The supremacy of Gods will Muslims put their life in Gods hands. God is creator and nothing takes place without God allowing it to happen. God is supreme and his will is final. Muslims believe they should accept whatever happens in their life and trust that God knows best. Muslims use the term inshallah which means God willing when they make plans. This idea of the supremacy of Gods will can be interpreted in two ways by Muslims 1. That God controls everything human beings do and that humans do not have free will. 2. Others think that God does not force people to act and gives us freedom how to choose; this response fits better with the idea of judgement, how can God judge us if he is responsible for our actionsthis would mean that God is not just. Impact of Gods will: God is all powerful and supreme an therefore should be worshipped. Gods supremacy means that nothing must be put before God, this is a sin (shirk). Believing that everything happen for a reason can bring comfort to Muslims. Misfortunes can only happen with Gods permission Surah 64:11.

Shia and Sunni Islam: Shia Muslims make up 12% of Muslims. Though this sounds like a small per-centage, there are still well over 130 million Shia Muslims in the world, making it the fifth largest religious group in the world. Both Sunni and Shia Muslims hold many beliefs in common. They believe in God, prophethood of Muhammad and the guidance of the Quran and Sunnah. Sunni Muslims have six articles of faith that represent core what they hold to be core Islamic belief whilst Shia Muslims have the five roots of Usul-ad-Din. Sunni Muslims believe that when Prophet Muhammad died only the Quran and the Sunnah (Muhammads teachings and actions) had the authority to guide be-liefs and behaviour. Religious scholars interpret the Quran and Sunnah and this guides Muslim life. Sunni Muslims get their name from following the Sunnah. Shia Muslims have their own interpretation of Islamic laws and only accept say-ings of Muhammad that have been passed down through Ali (who they believe was Muhammads rightful successor.

Risalah: means messengers. Gods message is carried, at different times, in one of three ways: via an angel, a prophet or a holy book. Angels bring the word of God to the prophets or messengers of God, they can do this because they are pure and sinless. For Sunni Muslims the belief in angels is one of the six articles of faith. Angels are cre-ated by God, made from light. Since Allah is so holy, and perfect, it is difficult for humans to communicate with Him. Angels, the first creation of Allah, are thought to be sinless and can therefore stand to be in the presence of God. They are not as holy as Allah, since though they can do nothing against God, they do not have free will. This means that they are able to communicate with humans on behalf of Allah. In the Quran it tells us that angels are made from light; jinn are made from smokeless fire and humans are made from clay. Indeed We created man from dried clay of black smooth mud. And We created the Jinn before that from the smokeless flame of fire (Surah 15:26-27).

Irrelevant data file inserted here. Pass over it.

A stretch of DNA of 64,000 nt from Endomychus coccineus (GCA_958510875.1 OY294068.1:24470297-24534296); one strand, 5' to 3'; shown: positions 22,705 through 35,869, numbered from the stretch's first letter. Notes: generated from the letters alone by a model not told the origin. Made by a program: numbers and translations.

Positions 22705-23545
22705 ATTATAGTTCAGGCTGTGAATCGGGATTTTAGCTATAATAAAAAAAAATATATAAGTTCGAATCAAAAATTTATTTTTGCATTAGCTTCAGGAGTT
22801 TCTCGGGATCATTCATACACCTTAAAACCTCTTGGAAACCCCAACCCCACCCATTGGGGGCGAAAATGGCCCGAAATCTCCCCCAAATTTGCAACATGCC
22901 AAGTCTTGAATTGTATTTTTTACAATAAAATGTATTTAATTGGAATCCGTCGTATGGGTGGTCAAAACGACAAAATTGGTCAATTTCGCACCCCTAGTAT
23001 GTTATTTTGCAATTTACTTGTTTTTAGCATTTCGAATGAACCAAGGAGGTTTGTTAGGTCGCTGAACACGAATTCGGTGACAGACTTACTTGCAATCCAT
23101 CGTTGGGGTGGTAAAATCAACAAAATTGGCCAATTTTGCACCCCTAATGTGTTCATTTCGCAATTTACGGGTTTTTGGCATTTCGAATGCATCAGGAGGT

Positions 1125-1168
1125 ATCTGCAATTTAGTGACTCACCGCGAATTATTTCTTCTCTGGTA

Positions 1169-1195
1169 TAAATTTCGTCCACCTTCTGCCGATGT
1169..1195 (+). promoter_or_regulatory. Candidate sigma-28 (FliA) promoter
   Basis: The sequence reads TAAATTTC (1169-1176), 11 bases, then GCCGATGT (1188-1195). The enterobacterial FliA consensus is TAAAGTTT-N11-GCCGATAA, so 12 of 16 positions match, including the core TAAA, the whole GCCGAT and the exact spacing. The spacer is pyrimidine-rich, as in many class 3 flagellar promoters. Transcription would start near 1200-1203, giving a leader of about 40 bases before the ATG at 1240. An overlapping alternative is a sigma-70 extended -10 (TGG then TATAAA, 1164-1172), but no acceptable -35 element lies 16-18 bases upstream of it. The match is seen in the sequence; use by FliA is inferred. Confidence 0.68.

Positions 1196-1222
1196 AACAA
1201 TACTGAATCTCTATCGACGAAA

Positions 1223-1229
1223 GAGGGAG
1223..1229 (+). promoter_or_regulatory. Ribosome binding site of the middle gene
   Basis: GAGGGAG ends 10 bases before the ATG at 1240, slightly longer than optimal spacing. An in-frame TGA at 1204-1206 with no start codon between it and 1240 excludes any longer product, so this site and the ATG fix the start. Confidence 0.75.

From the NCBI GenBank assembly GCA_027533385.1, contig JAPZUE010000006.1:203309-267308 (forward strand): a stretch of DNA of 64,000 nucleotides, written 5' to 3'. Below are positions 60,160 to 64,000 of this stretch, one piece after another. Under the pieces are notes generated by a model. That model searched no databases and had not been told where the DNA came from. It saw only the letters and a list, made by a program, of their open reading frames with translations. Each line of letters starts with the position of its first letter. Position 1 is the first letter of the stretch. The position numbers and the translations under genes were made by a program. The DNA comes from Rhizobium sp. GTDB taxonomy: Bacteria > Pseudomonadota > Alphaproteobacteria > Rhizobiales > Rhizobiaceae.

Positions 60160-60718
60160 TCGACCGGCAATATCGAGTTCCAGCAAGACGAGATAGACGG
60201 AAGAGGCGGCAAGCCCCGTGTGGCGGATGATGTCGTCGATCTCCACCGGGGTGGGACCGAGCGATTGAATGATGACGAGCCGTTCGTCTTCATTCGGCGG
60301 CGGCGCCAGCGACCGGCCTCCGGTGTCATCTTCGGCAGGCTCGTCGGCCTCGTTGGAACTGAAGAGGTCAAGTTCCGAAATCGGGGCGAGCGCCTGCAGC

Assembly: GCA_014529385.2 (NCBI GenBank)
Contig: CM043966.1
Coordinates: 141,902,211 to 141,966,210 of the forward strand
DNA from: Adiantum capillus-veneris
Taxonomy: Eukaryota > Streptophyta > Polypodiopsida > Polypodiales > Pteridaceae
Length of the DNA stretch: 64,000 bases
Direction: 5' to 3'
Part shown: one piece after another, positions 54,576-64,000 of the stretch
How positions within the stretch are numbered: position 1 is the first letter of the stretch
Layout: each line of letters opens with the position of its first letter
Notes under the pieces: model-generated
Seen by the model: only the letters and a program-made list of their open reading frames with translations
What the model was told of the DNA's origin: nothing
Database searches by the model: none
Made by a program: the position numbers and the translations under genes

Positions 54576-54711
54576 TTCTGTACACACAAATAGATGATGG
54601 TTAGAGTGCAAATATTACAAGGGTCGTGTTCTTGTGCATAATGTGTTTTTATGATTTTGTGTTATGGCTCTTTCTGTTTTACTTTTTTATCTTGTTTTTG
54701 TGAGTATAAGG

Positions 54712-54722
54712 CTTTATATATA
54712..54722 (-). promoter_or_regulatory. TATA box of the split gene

Angels are usually described as male and given male names (Surah 53v27), are thought to be sexless, have wings, two, three or four (Surah 35v1) and must always do what Allah wants, (Surah 2v32). The Devil (Iblis or Shaytan for Muslims) was once an angel, who refused to bow down to Adam. For this, he was thrown out of heaven, and set up a new base in hell. Iblis tempts humans to go against Allah until the Last Day (Surah 7v11-18). Angels are in constant contact with the world but have no physical form; unless they need to adopt one in order to communicate with chosen individuals however these physical bodies dazzle and are still set apart from humans. For Muslims, angels are involved in our lives from conception recording our deeds and guiding us. During prayer Muslims will acknowledge the angels on their right and left shoulders. Each person has angels before him and behind, watching over him by Gods command Surah 13:11. Jibril: Messenger: Delivers messages to the prophets; in particular delivered the Qur an to Muhammad. He is the most famous angel (known to Jews and Christians). He is known as an archangel and therefore has special status. He was trusted to deliver Allahs message (The Quran) to Prophet Muhammad. He is responsible for spiritual nourishment. When Jibril was created he was sent to look at paradise. On seeing it, he claimed that no one would ever stray away from it for its beauty and wonder. He was sent a second time to look at it when it was surrounded by a barrier of difficulties and har